This is evidenced by the reports on Minsk TV about the need for iodine prophylaxis for the Belarusian population, as if in connection with the preparation of a terrorist attack by Kyiv at the Chornobyl nuclear power plant, the arrival of the Russian special troops and units in the Exclusion Zone, and Moscow justifying its actions by searching for components of nuclear, chemical and biological weapons in Ukraine. Given the information regarding the Chornobyl terrorist attack (it was received from the Main Intelligence Directorate of the Ministry of Defense of Ukraine), there is a high probability that the Russian Federation will implement a scenario to search for a “dirty bomb” in the territory of the Chornobyl facilities “planted by Ukrainian nationalists” in recent days.
Such news is more than alarming. The world should not think that repeating the Chornobyl disaster is not possible. On the contrary, the world must think about how to avert an artificial catastrophe globally. However, we will not discuss the technical aspects of the problem now. It is worth focusing on the political aspects.
The first thing to pay attention to today (and think about it in the future): how effective and will be the International Atomic Energy Organization (IAEA). There is already criticism that many citizens of the Russian Federation work in this structure. And they are, to put it mildly, sabotaging the IAEA’s sharp reaction to Russian troops’ seizure of Ukrainian nuclear power plants. After all, it is not only about the Chornobyl nuclear power plant but also about the Zaporozhya nuclear power plant. The question remains: can the IAEA do something to prevent negative influences from within? To what extent is this organization protected from the destructive impact of Russia, and what to do with it in the future? Are there any attempts by the IAEA to take control of the situation (we mean to create conditions for unhindered and full-fledged work of Ukrainian nuclear power plants employees, withdrawal of any Russian troops from nuclear power plants, quality control over preventing further penetration of Russian soldiers into nuclear power plants)?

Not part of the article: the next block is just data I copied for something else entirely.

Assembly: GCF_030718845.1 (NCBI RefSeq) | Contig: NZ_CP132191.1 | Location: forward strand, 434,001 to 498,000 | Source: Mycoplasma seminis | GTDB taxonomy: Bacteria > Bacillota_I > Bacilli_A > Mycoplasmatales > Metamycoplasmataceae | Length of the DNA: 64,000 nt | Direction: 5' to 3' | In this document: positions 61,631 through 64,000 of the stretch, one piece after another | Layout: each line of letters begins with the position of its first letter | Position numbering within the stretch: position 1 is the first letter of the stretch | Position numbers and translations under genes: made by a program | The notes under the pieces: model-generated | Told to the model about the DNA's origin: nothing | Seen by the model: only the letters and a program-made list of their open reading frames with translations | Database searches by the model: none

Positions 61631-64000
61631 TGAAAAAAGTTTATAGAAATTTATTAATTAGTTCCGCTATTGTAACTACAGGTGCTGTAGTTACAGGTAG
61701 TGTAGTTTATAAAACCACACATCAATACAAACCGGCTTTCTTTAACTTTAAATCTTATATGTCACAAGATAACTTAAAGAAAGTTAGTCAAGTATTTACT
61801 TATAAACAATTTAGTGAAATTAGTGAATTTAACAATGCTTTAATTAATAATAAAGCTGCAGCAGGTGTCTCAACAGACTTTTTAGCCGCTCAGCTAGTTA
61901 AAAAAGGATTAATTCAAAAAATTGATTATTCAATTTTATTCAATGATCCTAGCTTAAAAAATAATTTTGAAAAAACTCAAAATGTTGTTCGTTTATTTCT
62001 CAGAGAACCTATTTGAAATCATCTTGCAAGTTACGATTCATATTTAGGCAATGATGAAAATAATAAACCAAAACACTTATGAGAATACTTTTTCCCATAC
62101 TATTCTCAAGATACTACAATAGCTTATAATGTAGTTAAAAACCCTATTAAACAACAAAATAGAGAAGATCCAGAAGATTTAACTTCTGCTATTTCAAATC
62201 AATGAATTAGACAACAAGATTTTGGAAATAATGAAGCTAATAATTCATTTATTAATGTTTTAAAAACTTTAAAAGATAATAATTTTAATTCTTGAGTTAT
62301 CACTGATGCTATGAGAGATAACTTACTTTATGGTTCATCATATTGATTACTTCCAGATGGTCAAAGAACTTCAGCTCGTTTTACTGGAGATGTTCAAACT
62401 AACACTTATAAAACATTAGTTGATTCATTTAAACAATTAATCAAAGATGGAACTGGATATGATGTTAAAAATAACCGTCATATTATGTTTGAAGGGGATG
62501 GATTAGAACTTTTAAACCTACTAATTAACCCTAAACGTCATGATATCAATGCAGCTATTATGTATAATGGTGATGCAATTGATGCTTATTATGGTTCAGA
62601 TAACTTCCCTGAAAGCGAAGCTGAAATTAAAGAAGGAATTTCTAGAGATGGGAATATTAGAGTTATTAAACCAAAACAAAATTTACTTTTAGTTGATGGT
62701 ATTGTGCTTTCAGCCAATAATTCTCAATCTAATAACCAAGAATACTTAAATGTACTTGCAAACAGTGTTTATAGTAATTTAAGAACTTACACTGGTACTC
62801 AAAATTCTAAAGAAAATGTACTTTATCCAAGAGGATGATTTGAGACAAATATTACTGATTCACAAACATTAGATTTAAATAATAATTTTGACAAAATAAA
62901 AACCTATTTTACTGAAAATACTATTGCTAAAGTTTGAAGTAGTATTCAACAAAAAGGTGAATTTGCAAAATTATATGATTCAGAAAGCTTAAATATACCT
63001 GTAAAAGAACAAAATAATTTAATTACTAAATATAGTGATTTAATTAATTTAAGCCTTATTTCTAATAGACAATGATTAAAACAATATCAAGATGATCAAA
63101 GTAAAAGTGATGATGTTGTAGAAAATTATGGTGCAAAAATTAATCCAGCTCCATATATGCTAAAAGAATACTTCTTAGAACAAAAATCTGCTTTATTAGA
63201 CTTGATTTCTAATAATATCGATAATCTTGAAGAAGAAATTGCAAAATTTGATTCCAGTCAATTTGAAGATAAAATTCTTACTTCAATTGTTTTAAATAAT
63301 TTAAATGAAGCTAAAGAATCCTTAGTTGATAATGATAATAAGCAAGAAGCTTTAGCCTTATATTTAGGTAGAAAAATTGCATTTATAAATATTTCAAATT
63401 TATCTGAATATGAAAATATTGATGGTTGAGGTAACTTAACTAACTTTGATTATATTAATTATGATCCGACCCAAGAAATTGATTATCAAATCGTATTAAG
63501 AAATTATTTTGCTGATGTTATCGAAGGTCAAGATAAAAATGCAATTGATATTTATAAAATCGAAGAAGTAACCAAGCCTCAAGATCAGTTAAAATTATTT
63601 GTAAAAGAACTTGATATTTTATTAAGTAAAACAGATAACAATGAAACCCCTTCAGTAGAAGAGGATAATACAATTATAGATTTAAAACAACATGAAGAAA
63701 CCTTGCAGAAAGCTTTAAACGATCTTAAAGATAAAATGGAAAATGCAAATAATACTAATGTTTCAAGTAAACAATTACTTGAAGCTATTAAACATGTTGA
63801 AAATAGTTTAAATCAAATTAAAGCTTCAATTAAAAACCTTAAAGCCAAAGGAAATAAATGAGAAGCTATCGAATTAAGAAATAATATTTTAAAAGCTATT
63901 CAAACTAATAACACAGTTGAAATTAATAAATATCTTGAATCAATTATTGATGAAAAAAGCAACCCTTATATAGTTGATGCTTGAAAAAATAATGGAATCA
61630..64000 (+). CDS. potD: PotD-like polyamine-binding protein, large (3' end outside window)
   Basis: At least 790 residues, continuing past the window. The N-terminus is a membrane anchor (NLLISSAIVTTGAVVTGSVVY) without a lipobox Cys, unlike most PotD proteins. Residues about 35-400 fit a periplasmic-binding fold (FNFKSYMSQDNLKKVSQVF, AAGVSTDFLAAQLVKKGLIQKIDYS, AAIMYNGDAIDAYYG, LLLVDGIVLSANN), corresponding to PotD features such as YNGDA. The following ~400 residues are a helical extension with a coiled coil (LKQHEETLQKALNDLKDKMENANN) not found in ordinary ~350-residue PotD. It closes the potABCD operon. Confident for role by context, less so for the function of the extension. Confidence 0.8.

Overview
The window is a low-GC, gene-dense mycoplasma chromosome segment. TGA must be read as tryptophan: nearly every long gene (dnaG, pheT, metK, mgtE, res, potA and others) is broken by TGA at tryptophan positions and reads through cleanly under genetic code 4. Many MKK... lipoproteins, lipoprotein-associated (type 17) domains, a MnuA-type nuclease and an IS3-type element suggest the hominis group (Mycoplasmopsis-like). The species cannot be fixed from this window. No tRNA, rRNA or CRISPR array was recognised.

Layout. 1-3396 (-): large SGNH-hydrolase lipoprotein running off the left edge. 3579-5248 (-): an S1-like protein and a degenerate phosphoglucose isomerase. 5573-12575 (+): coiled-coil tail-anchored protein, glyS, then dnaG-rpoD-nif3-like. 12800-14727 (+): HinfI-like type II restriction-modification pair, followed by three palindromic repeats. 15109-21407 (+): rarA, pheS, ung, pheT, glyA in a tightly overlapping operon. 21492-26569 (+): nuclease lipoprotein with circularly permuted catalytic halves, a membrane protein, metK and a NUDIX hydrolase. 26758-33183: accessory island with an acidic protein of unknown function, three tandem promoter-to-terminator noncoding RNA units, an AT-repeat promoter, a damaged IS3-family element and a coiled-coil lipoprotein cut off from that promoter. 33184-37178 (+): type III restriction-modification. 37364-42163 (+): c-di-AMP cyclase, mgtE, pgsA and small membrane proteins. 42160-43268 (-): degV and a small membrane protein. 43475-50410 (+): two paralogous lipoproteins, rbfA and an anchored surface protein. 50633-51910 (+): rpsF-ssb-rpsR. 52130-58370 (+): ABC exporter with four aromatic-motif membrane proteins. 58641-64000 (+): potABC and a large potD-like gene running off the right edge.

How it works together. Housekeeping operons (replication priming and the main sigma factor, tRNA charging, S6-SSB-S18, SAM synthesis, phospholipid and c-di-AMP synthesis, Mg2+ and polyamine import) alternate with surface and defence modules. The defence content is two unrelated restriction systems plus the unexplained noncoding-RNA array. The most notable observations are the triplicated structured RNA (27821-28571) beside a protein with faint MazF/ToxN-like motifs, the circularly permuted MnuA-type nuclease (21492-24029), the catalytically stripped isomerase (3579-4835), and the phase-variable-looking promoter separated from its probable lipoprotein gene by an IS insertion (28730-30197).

Secondly, if the answers to the above questions hang in the air, it is worth thinking: how can we effectively prevent an artificial disaster in the future? Does the IAEA cope with its functions? Can representatives of the aggressor state continue to work in this organization? Shouldn’t they at least be suspended from working in international organizations during the war?
It seems that the world bureaucracy is not yet ready to answer the above questions. And what will happen if the Russian lobby in IAEA not only sabotages the work of the organization but also actively promotes the spread of misinformation in the Russian Federation? Maybe it’s already happening? Perhaps the world should think about the future of the IAEA? Suppose the hypothesis of the IAEA staff’s assistance to Russia’s aggressive actions becomes a proven fact. Should Russia be excluded not only from the IAEA but also from other international organizations? And if yes, it is worth starting with Russia’s membership in the UN Security Council.
The world will have to answer all of these questions as soon as possible.